- New Hampshire is a small state that does not have much in the way of gambling
- A new sports betting bill was passed by the House and will now go to the Senate
- It would use 90% of the revenue for education and the rest for problem gambling programs
- Another bill to legalize two casinos in the state has passed in the Senate
Gambling history in New Hampshire
New Hampshire is a very small state, with just 1.3 million inhabitants. It has no commercial or tribal casinos.
Some forms of poker, roulette, craps, and blackjack are available in smaller facilities. They operate under charitable gaming laws.
The tracks in the state are no longer used for racing, so there are somewhat bigger facilities for table games at these venues. Charitable table games give 35% of their revenues to a chosen charity. There is a $4 maximum bet and it is a popular pursuit in the state.
The state lottery was established in March 1964. Approximately 60% of lottery revenues are paid out in prizes. About 30% of the funds go to education.
Since its creation, over $1.7bn (£1.3bn) has gone to the state’s educational programs. Currently, over 1,250 retailers sell lottery tickets. Since 2005, scratch games have been legal in the state.
In 2010, the first online instant games became open to the public as part of a strategy by the government to boost tax revenues from the gambling sector. Since July 2017, the sale of lottery tickets online has been legal.
Road to sports betting legalization
Since sports betting became legal following the ending of the federal ban in May 2018, many states have been looking to get in on the action. To date, there are open sportsbooks in Pennsylvania, New Jersey, Nevada, Rhode Island, Mississippi, Delaware, New Mexico, and West Virginia.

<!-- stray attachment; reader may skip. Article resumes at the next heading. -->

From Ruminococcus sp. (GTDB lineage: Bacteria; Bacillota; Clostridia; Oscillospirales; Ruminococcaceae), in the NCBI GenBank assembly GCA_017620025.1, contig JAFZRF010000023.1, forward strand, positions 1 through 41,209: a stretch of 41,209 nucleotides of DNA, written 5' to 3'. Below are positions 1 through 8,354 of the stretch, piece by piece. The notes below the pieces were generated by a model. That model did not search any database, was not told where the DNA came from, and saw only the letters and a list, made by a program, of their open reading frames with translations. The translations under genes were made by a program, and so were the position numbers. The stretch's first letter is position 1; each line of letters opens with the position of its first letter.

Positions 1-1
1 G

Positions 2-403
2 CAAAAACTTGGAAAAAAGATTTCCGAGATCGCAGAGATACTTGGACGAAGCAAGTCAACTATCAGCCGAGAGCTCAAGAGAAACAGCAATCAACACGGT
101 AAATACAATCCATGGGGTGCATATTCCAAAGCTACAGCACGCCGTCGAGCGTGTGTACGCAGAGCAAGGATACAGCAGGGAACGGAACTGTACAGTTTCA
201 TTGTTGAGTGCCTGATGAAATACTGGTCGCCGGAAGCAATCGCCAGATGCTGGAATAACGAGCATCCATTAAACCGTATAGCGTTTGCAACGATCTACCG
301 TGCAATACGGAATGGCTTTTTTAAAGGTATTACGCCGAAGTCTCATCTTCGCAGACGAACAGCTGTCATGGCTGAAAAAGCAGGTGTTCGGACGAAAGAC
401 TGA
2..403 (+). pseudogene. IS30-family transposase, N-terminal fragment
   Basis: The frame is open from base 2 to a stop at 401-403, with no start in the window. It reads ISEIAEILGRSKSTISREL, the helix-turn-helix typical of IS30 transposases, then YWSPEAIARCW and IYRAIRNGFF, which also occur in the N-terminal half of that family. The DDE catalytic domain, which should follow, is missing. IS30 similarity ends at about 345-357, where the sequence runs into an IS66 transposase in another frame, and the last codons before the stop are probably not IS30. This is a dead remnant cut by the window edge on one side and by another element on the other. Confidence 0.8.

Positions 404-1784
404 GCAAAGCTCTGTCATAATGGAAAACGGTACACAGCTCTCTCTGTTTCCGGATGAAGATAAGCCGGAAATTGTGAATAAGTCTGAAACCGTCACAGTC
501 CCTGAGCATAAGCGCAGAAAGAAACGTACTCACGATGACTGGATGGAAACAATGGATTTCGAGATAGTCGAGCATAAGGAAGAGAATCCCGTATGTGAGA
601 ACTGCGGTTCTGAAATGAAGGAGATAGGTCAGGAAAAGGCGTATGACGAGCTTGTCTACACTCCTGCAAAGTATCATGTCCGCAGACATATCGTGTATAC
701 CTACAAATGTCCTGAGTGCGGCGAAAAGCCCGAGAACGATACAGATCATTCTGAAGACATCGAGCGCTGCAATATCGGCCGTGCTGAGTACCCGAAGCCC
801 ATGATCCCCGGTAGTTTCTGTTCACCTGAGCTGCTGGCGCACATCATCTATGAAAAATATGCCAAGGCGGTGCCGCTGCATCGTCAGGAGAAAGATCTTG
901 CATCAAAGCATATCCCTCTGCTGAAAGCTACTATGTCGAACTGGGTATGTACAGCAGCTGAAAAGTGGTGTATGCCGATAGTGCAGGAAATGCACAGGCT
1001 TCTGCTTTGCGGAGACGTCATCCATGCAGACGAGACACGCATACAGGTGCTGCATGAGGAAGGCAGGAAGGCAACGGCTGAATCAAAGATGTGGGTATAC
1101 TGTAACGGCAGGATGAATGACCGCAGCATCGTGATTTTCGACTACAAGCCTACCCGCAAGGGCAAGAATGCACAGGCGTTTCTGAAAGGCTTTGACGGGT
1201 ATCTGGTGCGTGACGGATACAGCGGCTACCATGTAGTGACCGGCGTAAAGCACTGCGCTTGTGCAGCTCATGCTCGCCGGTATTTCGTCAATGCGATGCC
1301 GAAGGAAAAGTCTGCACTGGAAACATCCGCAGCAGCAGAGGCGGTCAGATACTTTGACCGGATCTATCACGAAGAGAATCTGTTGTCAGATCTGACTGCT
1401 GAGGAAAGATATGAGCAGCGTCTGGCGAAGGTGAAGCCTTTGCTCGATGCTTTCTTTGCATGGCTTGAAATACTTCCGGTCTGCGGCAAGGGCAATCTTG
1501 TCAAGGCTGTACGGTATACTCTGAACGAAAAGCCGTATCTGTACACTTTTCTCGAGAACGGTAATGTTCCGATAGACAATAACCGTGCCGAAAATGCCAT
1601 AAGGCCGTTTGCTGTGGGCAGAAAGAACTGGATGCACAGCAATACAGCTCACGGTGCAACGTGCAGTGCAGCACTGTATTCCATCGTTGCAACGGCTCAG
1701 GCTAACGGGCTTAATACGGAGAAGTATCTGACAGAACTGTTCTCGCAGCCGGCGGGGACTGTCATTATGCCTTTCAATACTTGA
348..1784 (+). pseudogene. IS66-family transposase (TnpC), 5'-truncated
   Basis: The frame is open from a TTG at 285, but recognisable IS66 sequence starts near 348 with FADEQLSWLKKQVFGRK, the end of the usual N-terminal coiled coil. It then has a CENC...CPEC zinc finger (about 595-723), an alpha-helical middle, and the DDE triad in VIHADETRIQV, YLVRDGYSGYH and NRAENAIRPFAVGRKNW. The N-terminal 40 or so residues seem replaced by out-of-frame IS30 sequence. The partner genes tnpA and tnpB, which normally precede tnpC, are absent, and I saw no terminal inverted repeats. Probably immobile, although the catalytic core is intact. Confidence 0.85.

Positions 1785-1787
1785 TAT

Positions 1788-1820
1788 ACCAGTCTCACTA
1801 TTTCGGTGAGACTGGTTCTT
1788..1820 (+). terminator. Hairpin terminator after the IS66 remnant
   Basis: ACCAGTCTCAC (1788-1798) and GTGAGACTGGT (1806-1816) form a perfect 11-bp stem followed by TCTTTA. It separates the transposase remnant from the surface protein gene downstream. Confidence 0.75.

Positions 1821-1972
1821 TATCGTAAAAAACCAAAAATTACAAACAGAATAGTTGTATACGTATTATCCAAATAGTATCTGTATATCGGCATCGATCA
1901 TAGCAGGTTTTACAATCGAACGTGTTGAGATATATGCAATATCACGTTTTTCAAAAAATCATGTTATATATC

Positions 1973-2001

Many other states are close to legalizing sports betting. There is big money to be made, with the illegal sports betting market supposedly accepting more than $150bn (£113bn) in bets each year.
New Hampshire is well on its way to attracting some of these revenues through a proposed bill. Under this bill, the state’s lottery commission would regulate sports betting. The bill was overwhelmingly approved by the House by a 269-82 vote and it now goes to the Senate.
If it also passes the Senate, for Governor Chris Sununu will have to sign it into law. The governor has supported legal sports betting in the past, so that step seems likely.
The goal of legalizing sports betting in New Hampshire would be to get more funds for education. It would also help to protect consumers who are now placing sports bets illegally.
Of course, there are opponents to the bill. Some say that problem gambling will increase and that the mental health workers in the state will have even more work on their hands.
A session involving lottery executives from Rhode Island, Massachusetts, and New Hampshire followed the House vote. Industry stockholders, legislators, and legal experts also attended the session at the University of New Hampshire School of Law.
Under House Bill 480, 10% of the revenues would go toward the prevention and treatment of gambling addiction. The other 90% would go to education.
This would make it one of the more significant sports betting bills in the country when it comes to helping gambling addiction programs. Because New Hampshire is a small state, the revenue estimates are not very high. For the 2021 fiscal year, it is estimated that between $1.5m (£1.1m) and $7.5m (£4.2m) would be raised for educational programs. That could rise to $13.5m (£10.2m) by 2023.
The bill would legalize both retail and mobile sports betting. New Jersey gets more than 80% of its sports betting revenue through mobile sportsbooks. New Hampshire expects a similar trend to emerge in its region. Individual towns would have the power to approve sports betting lounges.
There would be a maximum of ten of these facilities in the state. Betting would be allowed on all professional sports events and on college events in which New Hampshire teams are not participating.
A bill to allow two casinos in the state was passed by the Senate by a 13-11 vote but has not yet come before the house.